But as Enomoto notes, Marathon Digital isn’t only dependent on crypto prices but on crypto sentiment. A lack of trust from the general public has been one of crypto’s biggest problems since the rise of Bitcoin (BTC-USD). Now that the FTX scandal has significantly undermined it, people are less likely to trust cryptos. This means a very bleak future for companies like Marathon Digital.

Mullen Automotive (MULN)
As much as the electric vehicle (EV) race picked up in 2022, some companies have spent it in a race to the bottom. There is no better example of this than Mullen Automotive (NASDAQ:MULN). This company has fascinated investors since it shot to meme stock prominence earlier this year but for all its popularity, has not been able to demonstrate any real growth.

Mullen has seen plenty of positive headlines throughout 2022 as it maneuvers to establish itself among EV players. But so far, nothing has helped it pull into the green and stay there. The company recently announced plans to enter Europe’s EV market with a shipment of its I-GO EVs but it is still down almost 30% for the month.

As a popular meme stock, Mullen is constantly subject to rumors of a short squeeze. Despite speculation that one may be coming, data points to the contrary. According to ApeWisdom, mentions of MULN have been falling across social media lately. It seems that these rumors are mostly superficial hype and should not be relied upon. Mullen has proven that high investor interest and positive catalysts reports can’t boost a stock with Mullen’s history. The stock is down 96% for the year and will likely pass the 100% mark before 2022.

Newegg Commerce (NEGG)
Many of the defining trends of 2022 have pushed Newegg Commerce (NASDAQ:NEGG) down. The digital retailer deals primarily in electronic equipment. While the company benefitted greatly from the 2020 pandemic lockdowns, it has since plunged to penny stock levels.

Part of this is due to the fact that it is owned by Chinese conglomerate Liaison Interactive. The country’s zero-Covid measures have made many investors wary of stocks with ties to China. Additionally, Newegg sells crypto mining equipment, a product that isn’t in demand right now and won’t be until markets stabilize.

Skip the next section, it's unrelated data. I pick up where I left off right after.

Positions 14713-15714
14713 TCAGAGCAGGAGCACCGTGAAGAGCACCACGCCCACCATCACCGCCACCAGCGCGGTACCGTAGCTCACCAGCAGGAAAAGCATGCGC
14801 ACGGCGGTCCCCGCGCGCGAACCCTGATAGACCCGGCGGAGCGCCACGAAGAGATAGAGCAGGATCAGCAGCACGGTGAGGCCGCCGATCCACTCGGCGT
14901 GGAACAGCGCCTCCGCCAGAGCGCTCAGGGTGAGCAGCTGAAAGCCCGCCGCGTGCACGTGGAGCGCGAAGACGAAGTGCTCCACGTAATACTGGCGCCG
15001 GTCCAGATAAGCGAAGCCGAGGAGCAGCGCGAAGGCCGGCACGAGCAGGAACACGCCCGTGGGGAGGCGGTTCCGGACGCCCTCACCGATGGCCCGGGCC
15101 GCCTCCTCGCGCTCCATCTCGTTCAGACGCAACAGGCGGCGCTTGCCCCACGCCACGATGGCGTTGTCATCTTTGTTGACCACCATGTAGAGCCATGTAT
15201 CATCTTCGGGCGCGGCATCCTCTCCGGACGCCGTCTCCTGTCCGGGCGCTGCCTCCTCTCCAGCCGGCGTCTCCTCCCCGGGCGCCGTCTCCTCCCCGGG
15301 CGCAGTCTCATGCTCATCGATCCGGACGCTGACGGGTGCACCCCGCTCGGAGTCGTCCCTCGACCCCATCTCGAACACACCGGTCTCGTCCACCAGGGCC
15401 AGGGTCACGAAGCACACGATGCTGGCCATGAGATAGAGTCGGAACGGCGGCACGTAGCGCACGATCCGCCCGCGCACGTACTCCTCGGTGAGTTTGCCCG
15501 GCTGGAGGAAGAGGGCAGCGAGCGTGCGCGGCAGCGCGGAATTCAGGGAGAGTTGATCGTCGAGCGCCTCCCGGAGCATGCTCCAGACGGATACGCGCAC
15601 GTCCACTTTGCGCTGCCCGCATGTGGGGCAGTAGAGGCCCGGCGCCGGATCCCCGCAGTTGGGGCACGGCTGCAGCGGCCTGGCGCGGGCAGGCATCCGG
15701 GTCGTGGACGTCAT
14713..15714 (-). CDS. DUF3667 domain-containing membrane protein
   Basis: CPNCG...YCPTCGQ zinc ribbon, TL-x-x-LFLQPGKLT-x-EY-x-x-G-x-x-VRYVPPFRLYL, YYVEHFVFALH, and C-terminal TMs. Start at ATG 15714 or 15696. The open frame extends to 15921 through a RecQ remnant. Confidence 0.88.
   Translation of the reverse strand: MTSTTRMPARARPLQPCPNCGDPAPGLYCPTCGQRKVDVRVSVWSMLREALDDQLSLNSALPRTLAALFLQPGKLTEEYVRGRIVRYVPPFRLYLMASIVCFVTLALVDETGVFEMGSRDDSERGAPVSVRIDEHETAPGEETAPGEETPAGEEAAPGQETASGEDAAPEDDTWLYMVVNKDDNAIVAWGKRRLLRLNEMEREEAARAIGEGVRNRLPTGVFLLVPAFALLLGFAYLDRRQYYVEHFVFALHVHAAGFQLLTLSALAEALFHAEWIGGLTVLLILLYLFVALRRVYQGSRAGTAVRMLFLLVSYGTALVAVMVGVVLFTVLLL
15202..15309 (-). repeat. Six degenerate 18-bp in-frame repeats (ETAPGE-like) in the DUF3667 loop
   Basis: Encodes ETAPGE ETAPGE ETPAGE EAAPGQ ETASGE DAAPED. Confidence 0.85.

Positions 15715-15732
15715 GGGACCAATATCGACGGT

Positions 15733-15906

In July 2022, InvestorPlace contributor Faizan Farooque attributed much of NEGG’s success to meme stock momentum. While he acknowledged that the company had potential, he saw it as overvalued and predicted a turnaround would not happen.

As the year ends, his prediction has proven astute as geopolitical turbulence continues to cause problems for Chinese stocks across sectors. It’s clear that Newegg doesn’t have the power to rise about the macroeconomic headwinds, as its recent growth has been proven by superficial hype. Additionally, its presence on meme stock forums has been falling lately, indicating that there is no growth in the stock’s future.

Peloton Interactive (PTON)
It’s impossible to discuss pandemic-era winners without Peloton (NASDAQ:PTON). The at-home fitness innovator rocked to fame as Americans purchased their trendy bikes and treadmills, disregarding their hefty price tags.

While this helped PTON stock surge to impressive heights, it also proved dangerous for the company. When lockdowns lifted, business dropped off dramatically as Peloton realized it had overestimated America’s willingness to pay $1,495 for an exercise bike. The company failed to adapt to a post-pandemic world and shares continued to fall. As Eddie Pan reports: